Brain–computer interface for autonomous vehicles: An investigation of a hands-free control system

Examensarbete för masterexamen

Please use this identifier to cite or link to this item: https://hdl.handle.net/20.500.12380/304410
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dc.contributor.authorKowalska, Kamila-
dc.contributor.departmentChalmers tekniska högskola / Institutionen för mekanik och maritima vetenskapersv
dc.date.accessioned2021-12-18T12:26:58Z-
dc.date.available2021-12-18T12:26:58Z-
dc.date.issued2019sv
dc.date.submitted2020-
dc.identifier.urihttps://hdl.handle.net/20.500.12380/304410-
dc.description.abstractBrain–computer interfaces have been a subject of growing interest in recent years and devices measuring brainwave activity are being used within vehicles for evaluating attentiveness and detecting steering intentions. Implementation of such an interface for vehicle control is the main focus of this thesis. In this work, a novel EEG-based interface supported by eye tracking is investigated in a vehicle control application. The proposed solution merges algorithms utilized in autonomous driving systems with a brain–computer interface based on a P300 response. The control method introduces target following rather than directional steering as a principle of BCI driving, potentially simplifying control and reducing the influence of delay typical for electroencephalography classification. The interface has been tested by five untrained participants in a simulated laboratory environment. The testing platform consisted of an OpenBCI EEG headset, Pupil Labs wearable eye tracker connected to a standard PC unit, and a miniature robot platform equipped to semi-autonomously maneuver, follow and avoid objects which served as a controlled vehicle. The participants were asked to perform simple driving tasks by observing the frontal camera feed on the computer monitor while their brain response was being recorded and a signal pattern acted as a trigger. Target marking was realized by tracking the gaze position in the character of a selector, and a brain response matching a theoretical P300 was interpreted as a will to interact with the object. The subjects were interacting with the interface intuitively and were generally able to complete the tasks. The hardships arose in relation to the measuring equipment, which was revealed to be of unsatisfactory quality. While the results are very promising and point to the proposed target-based steering as preferable for BCI driving, further work is recommended to fully estimate the applicability in a real world scenario.sv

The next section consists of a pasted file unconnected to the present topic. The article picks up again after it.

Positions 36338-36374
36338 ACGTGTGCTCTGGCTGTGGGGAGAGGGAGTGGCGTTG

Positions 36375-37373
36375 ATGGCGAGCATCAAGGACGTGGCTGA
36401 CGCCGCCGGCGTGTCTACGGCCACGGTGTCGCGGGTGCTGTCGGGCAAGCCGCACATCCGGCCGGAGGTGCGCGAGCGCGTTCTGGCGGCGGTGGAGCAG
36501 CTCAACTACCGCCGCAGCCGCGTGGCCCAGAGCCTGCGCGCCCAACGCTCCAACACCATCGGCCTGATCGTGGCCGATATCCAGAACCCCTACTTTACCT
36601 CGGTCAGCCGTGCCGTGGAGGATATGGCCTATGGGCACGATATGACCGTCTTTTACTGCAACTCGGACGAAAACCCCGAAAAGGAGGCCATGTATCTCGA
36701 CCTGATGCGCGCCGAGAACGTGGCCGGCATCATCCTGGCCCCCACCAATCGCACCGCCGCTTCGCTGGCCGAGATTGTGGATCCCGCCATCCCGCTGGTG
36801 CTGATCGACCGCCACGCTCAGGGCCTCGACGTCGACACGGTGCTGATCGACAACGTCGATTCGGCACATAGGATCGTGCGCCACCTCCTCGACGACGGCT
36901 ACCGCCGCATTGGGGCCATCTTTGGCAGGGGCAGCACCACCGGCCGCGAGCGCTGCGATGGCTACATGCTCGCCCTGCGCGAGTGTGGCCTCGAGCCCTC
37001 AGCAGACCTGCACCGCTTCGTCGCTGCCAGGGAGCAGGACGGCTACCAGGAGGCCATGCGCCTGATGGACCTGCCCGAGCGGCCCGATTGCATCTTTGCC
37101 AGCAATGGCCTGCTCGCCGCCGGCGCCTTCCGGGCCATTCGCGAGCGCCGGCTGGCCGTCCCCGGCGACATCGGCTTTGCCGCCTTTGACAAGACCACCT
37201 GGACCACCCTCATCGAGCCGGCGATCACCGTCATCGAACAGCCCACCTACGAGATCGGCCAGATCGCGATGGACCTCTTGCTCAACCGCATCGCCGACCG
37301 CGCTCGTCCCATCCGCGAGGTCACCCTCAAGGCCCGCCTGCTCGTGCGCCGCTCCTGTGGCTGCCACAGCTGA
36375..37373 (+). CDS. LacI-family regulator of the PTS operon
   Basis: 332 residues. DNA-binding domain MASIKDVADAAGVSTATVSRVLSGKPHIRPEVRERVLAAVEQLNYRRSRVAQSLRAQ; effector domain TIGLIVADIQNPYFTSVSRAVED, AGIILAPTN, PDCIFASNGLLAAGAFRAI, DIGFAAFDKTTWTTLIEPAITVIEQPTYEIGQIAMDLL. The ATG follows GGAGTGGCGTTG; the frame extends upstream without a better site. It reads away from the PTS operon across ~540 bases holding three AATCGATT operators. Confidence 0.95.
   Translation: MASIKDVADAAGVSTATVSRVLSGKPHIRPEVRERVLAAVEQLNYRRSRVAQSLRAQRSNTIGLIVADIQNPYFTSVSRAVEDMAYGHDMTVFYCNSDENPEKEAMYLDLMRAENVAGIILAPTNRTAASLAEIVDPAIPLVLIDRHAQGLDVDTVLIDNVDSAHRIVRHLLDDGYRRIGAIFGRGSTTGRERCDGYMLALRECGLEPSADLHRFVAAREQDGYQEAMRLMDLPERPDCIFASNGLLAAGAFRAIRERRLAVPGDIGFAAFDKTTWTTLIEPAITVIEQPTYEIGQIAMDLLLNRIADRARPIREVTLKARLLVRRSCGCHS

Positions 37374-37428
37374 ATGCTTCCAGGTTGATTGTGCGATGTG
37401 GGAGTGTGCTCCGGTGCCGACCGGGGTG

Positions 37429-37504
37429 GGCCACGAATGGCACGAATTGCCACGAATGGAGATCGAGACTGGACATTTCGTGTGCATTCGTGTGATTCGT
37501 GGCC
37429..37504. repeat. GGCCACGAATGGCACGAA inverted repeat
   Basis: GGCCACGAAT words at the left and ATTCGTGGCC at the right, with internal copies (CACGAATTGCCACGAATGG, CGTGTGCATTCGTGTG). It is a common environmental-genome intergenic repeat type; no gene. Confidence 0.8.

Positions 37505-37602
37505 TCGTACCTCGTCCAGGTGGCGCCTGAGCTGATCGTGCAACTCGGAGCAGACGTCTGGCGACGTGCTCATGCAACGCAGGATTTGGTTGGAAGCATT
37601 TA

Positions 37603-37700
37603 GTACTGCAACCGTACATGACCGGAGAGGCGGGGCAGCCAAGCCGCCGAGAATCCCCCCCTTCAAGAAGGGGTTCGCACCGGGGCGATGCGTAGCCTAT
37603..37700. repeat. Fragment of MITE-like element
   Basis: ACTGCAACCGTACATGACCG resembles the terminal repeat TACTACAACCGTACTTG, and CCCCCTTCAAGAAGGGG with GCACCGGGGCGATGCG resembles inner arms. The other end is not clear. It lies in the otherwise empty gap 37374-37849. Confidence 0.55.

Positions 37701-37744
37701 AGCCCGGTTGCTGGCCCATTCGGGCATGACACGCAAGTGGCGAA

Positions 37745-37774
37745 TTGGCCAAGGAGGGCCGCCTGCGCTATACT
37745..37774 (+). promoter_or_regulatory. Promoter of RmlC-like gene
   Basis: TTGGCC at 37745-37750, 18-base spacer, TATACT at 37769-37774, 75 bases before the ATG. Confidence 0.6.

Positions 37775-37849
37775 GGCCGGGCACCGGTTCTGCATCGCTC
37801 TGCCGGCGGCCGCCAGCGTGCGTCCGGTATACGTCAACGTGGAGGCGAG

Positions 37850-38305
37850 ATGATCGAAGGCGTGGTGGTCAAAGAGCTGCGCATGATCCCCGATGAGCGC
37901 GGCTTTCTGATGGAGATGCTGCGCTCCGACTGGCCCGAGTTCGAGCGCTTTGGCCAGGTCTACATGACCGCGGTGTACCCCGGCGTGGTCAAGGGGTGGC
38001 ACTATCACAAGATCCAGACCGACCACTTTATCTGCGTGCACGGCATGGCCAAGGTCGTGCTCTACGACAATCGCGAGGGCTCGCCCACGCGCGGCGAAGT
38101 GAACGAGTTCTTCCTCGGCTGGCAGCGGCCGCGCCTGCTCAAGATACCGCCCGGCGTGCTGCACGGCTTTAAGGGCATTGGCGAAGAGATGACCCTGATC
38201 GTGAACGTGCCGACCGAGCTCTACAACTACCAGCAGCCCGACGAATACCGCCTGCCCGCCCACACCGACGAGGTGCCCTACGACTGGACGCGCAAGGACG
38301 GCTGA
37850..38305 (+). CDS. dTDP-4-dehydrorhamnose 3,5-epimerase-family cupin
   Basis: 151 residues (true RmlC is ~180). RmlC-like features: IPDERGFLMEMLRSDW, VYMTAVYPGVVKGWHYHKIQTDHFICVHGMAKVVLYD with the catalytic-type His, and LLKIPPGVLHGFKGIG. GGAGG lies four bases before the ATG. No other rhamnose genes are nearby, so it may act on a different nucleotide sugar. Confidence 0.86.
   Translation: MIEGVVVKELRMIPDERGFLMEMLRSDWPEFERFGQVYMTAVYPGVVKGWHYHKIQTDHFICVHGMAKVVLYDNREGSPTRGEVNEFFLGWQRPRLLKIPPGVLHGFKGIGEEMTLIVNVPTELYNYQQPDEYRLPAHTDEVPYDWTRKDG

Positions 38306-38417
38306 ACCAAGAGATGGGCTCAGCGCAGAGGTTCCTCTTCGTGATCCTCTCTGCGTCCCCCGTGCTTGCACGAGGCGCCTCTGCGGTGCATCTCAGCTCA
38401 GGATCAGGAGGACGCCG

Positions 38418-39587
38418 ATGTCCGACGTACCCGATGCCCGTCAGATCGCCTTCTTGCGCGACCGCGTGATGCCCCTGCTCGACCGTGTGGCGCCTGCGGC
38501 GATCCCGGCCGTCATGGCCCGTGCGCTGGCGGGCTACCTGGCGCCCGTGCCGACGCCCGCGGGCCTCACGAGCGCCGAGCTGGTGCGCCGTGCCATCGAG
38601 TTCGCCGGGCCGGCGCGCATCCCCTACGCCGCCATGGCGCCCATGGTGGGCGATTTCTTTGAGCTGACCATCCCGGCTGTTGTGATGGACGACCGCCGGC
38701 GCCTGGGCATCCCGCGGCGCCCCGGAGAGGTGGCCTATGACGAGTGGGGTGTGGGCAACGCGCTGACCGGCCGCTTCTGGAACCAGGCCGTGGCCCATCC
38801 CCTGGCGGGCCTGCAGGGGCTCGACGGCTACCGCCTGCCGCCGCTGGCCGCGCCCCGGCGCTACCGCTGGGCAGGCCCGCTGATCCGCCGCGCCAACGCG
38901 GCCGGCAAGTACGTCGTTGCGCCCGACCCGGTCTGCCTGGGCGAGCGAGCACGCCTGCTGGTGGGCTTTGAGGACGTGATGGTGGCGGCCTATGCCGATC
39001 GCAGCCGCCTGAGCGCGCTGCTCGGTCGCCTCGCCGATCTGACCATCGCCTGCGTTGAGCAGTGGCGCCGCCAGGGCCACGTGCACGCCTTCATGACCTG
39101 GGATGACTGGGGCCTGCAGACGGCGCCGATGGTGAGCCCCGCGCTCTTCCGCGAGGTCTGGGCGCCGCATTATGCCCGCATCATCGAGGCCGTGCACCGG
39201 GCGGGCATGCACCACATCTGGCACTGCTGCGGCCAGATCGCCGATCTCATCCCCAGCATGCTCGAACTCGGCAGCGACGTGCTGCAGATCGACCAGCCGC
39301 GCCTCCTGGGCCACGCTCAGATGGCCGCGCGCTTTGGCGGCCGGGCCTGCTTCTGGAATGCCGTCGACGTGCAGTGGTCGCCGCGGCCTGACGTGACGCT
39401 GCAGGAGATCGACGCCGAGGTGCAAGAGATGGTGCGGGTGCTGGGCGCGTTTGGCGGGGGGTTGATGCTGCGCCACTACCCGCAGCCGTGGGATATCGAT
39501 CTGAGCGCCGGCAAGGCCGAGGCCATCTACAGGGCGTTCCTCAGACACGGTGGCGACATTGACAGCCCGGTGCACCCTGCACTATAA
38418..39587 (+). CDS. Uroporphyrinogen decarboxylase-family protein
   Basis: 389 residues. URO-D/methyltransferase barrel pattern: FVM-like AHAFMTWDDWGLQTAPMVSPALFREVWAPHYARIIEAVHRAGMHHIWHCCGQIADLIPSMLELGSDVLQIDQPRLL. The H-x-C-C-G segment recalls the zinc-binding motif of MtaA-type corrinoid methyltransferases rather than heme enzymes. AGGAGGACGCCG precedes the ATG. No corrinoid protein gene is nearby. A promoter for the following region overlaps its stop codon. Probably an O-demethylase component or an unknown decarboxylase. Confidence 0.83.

dc.language.isoengsv
dc.relation.ispartofseries2019:112sv
dc.setspec.uppsokTechnology-
dc.subjectbrainsv
dc.subjectcomputersv
dc.subjectinterfacesv
dc.subjectEEGsv
dc.subjectP300sv
dc.subjectautonomoussv
dc.subjectdrivingsv
dc.subjectBCIsv
dc.titleBrain–computer interface for autonomous vehicles: An investigation of a hands-free control systemsv
dc.type.degreeExamensarbete för masterexamensv
dc.type.uppsokH-
dc.contributor.examinerBenderius, Ola-
dc.contributor.supervisorBerger, Christian-
dc.identifier.coursecodeMMSX30sv
Collection:Examensarbeten för masterexamen // Master Theses



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